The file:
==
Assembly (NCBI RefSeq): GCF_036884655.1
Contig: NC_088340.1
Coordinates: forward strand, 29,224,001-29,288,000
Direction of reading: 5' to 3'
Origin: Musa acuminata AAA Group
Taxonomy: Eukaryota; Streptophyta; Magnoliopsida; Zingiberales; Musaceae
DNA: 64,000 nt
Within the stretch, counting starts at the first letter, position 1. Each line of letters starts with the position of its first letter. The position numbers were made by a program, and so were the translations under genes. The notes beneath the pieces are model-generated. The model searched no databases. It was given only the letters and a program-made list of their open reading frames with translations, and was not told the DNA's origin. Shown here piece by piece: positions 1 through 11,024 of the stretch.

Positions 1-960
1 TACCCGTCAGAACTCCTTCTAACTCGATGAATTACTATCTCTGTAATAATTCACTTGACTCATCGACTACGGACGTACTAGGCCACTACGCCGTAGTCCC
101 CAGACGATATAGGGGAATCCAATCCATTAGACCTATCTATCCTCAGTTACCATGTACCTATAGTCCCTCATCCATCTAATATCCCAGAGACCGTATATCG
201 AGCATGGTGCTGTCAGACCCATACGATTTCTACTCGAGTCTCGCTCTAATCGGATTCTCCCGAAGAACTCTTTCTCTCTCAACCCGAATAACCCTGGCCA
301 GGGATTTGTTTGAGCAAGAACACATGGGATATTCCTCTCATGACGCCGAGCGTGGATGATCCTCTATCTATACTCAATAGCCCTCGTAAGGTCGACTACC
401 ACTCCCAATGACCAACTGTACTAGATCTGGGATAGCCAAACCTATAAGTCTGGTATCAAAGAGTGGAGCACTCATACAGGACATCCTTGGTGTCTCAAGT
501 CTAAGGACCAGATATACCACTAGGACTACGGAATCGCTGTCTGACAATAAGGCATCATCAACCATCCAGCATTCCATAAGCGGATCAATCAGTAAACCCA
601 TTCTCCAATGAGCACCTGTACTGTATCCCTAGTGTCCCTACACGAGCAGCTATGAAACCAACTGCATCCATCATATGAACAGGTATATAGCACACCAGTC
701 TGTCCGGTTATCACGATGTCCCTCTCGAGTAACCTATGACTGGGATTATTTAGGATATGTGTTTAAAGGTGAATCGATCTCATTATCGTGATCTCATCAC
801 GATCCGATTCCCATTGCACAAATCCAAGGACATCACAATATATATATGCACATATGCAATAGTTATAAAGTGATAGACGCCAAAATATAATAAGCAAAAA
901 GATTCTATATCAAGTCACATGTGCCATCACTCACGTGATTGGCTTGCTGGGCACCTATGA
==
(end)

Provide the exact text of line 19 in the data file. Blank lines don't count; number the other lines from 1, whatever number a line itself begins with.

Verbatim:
901 GATTCTATATCAAGTCACATGTGCCATCACTCACGTGATTGGCTTGCTGGGCACCTATGA